If you are applying for medicine, dentistry, veterinary medicine and veterinary science, you can only apply for four of these courses. You can add a fifth choice with these as long as it's not the same course. For example, you can apply to four medicine courses and one physiotherapy course. You also can’t apply to both Oxford and Cambridge as an undergraduate, you have to pick one.


Personal Statement

The personal statement sometimes worries students as they don’t know where to begin. The personal statement isn't something to worry about, trust me! It is simply you talking about you. You're selling yourself to the university, explaining why you think you should be accepted to the course

  • The opening paragraph of your personal statement should show your understanding of the course. For example, I gave my understanding of what Occupational Therapy meant to me, not a dictionary definition. This is important as the universities want to see your understanding  of the course. You should also discuss your interest and enthusiasm in the course. Tell them why you want to do this course and what excites you about it.
  • The second paragraph should be about your skills and qualities and how they relate to the course you're applying to. For example, I talked about how I had good communication skills due to my part time job as a receptionist. I also linked in how I worked with many members of staff, showing my ability to work on a team as these are skills that are relevant to my course. Talk about any work experience you may have done that is relevant, a life experience that may have sparked your interest in the course or even an article you read which made you research the course. Let them know where the interest in the course came from.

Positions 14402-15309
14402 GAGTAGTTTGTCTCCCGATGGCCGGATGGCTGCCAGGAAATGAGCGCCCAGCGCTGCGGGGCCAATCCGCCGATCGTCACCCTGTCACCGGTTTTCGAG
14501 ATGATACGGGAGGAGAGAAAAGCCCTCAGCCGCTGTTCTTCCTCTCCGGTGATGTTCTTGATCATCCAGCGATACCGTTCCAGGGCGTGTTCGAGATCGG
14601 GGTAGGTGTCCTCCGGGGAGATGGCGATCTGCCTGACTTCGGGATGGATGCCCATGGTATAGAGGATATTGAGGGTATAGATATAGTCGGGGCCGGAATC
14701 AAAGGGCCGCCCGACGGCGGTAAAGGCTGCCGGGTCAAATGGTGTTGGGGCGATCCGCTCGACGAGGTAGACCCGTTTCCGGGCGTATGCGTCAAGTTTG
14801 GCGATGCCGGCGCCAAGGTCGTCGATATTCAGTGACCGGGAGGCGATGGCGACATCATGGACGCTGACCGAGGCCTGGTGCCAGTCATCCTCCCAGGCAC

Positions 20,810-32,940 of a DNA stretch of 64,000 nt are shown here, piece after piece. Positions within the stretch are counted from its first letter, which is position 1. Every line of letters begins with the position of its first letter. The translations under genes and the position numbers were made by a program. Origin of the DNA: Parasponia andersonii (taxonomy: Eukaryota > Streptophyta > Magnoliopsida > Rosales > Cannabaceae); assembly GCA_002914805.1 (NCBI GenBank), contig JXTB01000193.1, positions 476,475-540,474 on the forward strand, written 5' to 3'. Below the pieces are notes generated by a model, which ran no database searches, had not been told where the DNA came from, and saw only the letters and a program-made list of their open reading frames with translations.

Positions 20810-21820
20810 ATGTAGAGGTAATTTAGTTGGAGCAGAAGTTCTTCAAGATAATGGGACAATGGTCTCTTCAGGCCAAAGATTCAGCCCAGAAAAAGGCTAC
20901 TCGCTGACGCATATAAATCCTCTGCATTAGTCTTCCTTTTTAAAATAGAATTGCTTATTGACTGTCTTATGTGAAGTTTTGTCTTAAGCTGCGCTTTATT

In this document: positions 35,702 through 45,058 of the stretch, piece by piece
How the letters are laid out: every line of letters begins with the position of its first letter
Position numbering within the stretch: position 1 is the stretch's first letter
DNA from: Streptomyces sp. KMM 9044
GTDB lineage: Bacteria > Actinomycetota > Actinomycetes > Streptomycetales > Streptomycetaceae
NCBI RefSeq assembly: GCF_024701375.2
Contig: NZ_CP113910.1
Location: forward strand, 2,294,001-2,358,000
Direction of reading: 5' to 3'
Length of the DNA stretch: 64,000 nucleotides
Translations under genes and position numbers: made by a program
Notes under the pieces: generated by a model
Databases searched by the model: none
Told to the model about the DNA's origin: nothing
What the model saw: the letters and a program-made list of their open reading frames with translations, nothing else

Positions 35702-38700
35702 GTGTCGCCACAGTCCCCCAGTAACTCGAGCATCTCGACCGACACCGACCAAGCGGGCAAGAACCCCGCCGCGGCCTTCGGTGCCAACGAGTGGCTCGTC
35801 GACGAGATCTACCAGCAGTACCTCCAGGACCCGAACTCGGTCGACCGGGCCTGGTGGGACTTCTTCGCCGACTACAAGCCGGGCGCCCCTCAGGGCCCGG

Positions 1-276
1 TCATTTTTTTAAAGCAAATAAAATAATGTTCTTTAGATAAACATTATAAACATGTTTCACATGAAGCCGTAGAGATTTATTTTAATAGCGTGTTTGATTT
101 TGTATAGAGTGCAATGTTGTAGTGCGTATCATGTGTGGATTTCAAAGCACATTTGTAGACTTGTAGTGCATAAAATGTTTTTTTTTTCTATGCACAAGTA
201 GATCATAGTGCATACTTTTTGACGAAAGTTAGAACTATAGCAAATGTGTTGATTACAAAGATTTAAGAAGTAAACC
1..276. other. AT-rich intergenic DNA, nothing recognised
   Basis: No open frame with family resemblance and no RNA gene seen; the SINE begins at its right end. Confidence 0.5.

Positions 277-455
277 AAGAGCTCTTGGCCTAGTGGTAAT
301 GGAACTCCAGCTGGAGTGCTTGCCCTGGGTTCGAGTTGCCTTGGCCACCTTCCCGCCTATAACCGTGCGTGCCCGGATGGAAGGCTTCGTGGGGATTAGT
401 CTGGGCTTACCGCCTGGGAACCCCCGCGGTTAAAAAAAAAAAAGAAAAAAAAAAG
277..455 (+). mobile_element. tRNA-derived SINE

• For the last paragraph, you should discuss your hobbies or anything which will make you unique from others. Remember, you want your personal statement to stand out!  Also mention how you think you are ready for university life and why.

Make sure to use words and language that's is easy to understand and is clear while keeping it relevant. The personal statement can only be 4,000 characters long and 47 lines. If you have too many characters or lines you will not be able to submit it, so stay within the limits. I would recommend typing it out first in something like Word and then when you are completely happy with it and have proof-read it for spellings, submit it to the relevant section on UCAS. It will take a couple of drafts before you are happy, so have patience with it! You'll get it right, I promise. Ask a teacher, a sibling, a parent or anyone who knows you well to read it too and ask for their advice.


The Reference

When applying through a school, your teacher will write your reference and attach it to your application. You must ask your teacher to do this and I would suggest picking a teacher that teaches you a subject which is relevant to the course you're applying to. I asked my Biology teacher to write mine as I was applying for a health science course. However, it doesn’t have to be, it can be any teacher you want.  If your teacher is filling out your reference, you must have your application complete, with your choices and personal statement and your payment made. Your referee (teacher) can then upload the reference, approve and send it.


Best of luck with your application. I hope this helps. Please send us a message if you have any further questions!

Áine from Studyclix